NHS optometry delays causing sight loss

Andrew McClean finds out about the AOP’s new national eye health campaign

Over 200 people lost their vision because of delays in receiving NHS treatment since 2019 and hundreds more unreported cases were suspected.

The findings were revealed in a Freedom of Information request submitted by the Association of Optometrists (AOP), which said there were currently 628,502 people waiting for a hospital eye appointment in England.

Adam Sampson, chief executive of the AOP, said: ‘We are facing a health emergency. Hospitals are overrun and the NHS is collapsing under patient need. There are good treatments available for common age-related eye conditions like macular degeneration, but many hospital trusts simply do not have the capacity to deliver services.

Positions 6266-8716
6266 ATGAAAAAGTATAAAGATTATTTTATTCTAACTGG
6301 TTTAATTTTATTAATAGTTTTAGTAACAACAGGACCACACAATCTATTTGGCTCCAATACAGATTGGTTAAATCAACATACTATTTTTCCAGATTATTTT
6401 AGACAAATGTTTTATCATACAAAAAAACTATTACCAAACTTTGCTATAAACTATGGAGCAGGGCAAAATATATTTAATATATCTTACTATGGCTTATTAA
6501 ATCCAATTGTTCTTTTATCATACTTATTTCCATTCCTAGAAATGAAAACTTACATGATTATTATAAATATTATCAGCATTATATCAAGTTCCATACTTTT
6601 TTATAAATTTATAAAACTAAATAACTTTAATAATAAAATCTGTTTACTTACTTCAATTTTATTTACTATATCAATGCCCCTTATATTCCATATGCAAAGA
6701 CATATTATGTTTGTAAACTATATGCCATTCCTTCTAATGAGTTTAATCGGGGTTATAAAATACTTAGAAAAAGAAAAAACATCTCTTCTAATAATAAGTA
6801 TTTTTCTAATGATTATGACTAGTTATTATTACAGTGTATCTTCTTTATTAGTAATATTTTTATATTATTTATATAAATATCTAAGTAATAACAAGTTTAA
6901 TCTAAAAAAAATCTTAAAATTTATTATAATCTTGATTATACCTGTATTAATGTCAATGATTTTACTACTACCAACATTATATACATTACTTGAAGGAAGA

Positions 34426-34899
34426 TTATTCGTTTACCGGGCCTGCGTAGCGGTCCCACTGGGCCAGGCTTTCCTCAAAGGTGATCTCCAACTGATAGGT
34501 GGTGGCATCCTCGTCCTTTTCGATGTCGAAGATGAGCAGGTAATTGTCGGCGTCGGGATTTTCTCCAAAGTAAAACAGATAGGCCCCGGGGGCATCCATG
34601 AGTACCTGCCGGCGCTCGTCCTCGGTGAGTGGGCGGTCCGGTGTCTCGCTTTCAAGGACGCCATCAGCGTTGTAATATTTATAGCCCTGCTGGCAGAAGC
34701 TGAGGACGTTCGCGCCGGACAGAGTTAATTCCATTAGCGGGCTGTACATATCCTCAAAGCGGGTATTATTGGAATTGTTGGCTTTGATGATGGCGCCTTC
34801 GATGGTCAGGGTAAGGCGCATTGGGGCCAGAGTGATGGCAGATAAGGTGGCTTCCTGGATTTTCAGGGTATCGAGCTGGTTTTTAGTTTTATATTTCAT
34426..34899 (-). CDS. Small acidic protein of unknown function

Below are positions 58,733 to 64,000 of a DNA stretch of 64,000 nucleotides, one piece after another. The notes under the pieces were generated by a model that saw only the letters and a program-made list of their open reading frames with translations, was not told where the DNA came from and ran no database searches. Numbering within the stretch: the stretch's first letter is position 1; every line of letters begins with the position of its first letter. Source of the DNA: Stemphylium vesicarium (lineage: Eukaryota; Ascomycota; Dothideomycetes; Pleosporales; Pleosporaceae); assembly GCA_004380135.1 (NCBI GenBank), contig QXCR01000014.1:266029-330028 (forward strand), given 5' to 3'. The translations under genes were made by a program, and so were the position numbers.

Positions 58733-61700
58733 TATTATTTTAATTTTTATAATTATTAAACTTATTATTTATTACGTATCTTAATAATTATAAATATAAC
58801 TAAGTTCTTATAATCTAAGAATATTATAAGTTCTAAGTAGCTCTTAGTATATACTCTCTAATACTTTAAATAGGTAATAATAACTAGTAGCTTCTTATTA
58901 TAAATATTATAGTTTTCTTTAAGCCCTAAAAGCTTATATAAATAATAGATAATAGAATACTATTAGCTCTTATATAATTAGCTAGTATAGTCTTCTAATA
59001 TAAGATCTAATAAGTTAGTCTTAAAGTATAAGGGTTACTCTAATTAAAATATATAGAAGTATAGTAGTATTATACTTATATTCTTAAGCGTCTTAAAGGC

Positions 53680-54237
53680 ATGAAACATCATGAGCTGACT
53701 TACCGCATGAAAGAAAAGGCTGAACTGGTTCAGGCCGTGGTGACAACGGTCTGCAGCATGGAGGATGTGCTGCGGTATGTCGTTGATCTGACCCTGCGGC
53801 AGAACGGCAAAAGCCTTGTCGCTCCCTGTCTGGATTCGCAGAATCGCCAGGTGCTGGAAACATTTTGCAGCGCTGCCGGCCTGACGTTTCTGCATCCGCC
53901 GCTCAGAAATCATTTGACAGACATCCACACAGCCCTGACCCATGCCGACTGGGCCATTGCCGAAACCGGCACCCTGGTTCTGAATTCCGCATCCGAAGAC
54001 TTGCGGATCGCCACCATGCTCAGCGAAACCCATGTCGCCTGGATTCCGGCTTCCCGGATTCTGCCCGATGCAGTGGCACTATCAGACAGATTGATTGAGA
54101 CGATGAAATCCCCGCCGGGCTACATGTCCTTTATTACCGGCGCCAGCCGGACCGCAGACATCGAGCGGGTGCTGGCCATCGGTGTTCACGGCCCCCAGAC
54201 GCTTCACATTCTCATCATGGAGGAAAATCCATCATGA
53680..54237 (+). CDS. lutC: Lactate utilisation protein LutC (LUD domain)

‘Optometry is ideally placed to take some of that burden. Optometrists are already qualified to provide many of the extended services needed and are available on every high street, so patients can be treated closer to home.’

The number of people waiting for a hospital eye appointment was the second largest NHS backlog and equated to one in every 11 patients on an NHS waiting list, the AOP said. Furthermore, 27,260 of the 628,502 people have been waiting a year or more.

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